On appeal, the Eighth Circuit disagreed, reversing and remanding the case for further proceedings. At its core, the Eighth Circuit’s decision was pretty simple (and in my view, entirely correct): Whether or not the per se rule or the rule of reason applies is a question of law. But that legal question depends on the specific facts at issue. Here, the district court erred by assuming that the rule of reason applied because the record did not establish an undisputed per se violation. Yes, the terms of the written agreement did not eliminate all competition by C&S and SuperValu in each other’s territory — the written terms left open the possibility of competition for new customers. But, as the Eighth Circuit pointed out,
“The crucial factual question here: What are the terms of the allegedly anticompetitive agreement? Perhaps there are aspiring monopolists foolish enough to reduce their entire anticompetitive agreement to writing, which would make the answer easy. But most would-be monopolists probably can be expected to display a bit more guile, jotting down only a few seemingly common terms while sealing their true anticompetitive agreement with a knowing nod and wink. If D & G’s evidence is accepted, that is what happened here. It is true, as the district court correctly noted, that the written non-compete agreement applied to former customers, theoretically permitting the wholesalers to compete for the existing and future customers. But this is not a contracts case in which the scope of the alleged anticompetitive agreement is cabined by the four corners of the written document. Not confined by the parol evidence rule, D & G could use all manner of extrinsic evidence to persuade a jury that what the wholesalers actually agreed to was a naked division of territory and customers. And the record contains enough evidence, viewed in the light most favorable to D & G, potentially to convince a reasonable jury of this fact.”
The Eighth Circuit went on to note that, in spite of the written terms of the non-compete agreement leaving open the possibility of competition in the restricted territories, neither C&S nor SuperValu actually engaged in any such competition. Instead, they treated the agreement as a naked division of exclusive territories. Bottom line: Where the question of which standard applies – per se rule or rule of reason – implicates issues of fact that remain disputed, a court cannot apply a rule of reason analysis and grant summary judgment.
The Eighth Circuit made quick work of the remaining issues, reversing the district court’s other holds on market definition and antitrust injury. Again, similar to its analysis of which standard applied, the Court of Appeals held that summary judgment was improper because both the relevant market and the antitrust injury were questions of fact.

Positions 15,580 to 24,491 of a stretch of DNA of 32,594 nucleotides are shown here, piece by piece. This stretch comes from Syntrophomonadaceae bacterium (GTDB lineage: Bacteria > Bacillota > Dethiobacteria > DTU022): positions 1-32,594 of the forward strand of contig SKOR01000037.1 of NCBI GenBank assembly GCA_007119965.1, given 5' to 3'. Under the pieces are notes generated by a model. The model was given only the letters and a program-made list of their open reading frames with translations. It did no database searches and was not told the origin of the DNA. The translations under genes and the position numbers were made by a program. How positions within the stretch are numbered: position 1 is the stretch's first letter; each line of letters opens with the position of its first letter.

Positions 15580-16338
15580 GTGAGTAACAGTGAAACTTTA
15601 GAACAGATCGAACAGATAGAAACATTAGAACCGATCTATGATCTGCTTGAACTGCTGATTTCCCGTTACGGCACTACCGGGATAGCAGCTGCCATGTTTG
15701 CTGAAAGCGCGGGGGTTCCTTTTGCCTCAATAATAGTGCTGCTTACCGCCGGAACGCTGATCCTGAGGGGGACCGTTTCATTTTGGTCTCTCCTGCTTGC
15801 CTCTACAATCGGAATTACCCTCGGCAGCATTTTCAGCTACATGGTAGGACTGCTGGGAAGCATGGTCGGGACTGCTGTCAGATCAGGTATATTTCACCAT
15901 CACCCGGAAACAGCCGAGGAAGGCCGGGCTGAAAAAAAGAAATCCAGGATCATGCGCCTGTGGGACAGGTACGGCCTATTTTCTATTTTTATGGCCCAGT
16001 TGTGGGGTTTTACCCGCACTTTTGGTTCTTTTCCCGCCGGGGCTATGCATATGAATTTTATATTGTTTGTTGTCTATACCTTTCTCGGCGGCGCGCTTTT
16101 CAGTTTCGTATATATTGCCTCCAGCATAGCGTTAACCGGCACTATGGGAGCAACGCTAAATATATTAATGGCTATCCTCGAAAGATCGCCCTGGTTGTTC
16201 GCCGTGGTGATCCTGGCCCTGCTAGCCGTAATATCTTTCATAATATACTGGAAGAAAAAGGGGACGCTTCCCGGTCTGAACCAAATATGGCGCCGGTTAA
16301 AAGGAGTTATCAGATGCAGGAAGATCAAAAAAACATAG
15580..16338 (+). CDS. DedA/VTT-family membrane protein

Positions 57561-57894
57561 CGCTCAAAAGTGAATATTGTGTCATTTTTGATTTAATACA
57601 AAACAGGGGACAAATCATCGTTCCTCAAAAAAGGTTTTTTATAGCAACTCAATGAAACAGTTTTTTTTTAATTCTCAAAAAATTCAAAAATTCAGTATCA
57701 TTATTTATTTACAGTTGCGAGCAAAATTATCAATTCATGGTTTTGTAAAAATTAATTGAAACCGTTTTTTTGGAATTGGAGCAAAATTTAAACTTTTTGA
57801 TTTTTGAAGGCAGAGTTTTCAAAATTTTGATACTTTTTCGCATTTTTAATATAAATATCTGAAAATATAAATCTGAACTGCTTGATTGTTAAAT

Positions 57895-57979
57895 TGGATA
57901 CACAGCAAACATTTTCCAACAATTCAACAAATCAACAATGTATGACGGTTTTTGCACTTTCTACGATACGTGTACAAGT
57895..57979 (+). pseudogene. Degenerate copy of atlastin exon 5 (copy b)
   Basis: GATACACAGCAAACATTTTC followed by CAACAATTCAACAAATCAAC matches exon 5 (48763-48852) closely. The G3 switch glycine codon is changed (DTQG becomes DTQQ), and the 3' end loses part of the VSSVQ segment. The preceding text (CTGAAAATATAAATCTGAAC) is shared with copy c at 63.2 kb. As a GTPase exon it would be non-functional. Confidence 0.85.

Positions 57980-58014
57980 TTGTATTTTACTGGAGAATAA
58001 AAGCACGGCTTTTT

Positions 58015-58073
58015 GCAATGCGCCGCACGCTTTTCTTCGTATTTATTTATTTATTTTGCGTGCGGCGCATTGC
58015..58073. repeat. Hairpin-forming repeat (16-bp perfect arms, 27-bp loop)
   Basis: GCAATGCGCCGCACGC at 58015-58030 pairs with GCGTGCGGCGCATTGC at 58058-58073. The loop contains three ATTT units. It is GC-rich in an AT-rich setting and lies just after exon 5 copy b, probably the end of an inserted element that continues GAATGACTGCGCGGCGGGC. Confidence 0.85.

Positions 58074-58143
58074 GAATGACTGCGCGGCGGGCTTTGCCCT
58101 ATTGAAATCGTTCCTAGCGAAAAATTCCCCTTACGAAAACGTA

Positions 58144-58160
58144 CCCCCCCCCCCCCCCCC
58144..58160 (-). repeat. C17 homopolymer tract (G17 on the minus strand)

The decision is a significant one. For the past several years – some would say for the past few decades – courts slowly have been shipping away at the antitrust laws, making it harder and harder for plaintiffs to establish a violation of the Sherman Act. A violation of Section 1 of the Sherman Act – regarding horizontal restraints of trade – has long been considered the most viable type of antitrust claim. Had the Eighth Circuit agreed with the district court and affirmed the grant of summary judgment, the consequences for antitrust plaintiffs would have been disastrous. The Eighth Circuit would have established a new rule that where an antitrust plaintiff cannot conclusively establish a per se violation, a rule of reason analysis is automatically applied at summary judgment. And a corollary rule: Where a rule of reason analysis applies, if the plaintiff cannot conclusively establish all elements of its antitrust claim at summary judgment (including market definition and antitrust injury), then summary judgment must be granted for the defendant. In a matter of weeks, every antitrust defense lawyer in the country would have been talking about the SuperValu case— it would have been the next big thing, the go to move in defending antitrust claims, the death knell for Section 1 claims (and effectively, for all antitrust claims). I know– I exaggerate slightly. Suffice to say it would have been very bad news for antitrust plaintiffs (in addition to bad ,unprincipled law). But thanks to a thoughtful, well-reasoned opinion from Judge Riley, that didn’t happen.
The case is In re Wholesale Grocery Products Antitrust Litig., 13-1297, 2014 WL 2109122 (8th Cir. May 21, 2014).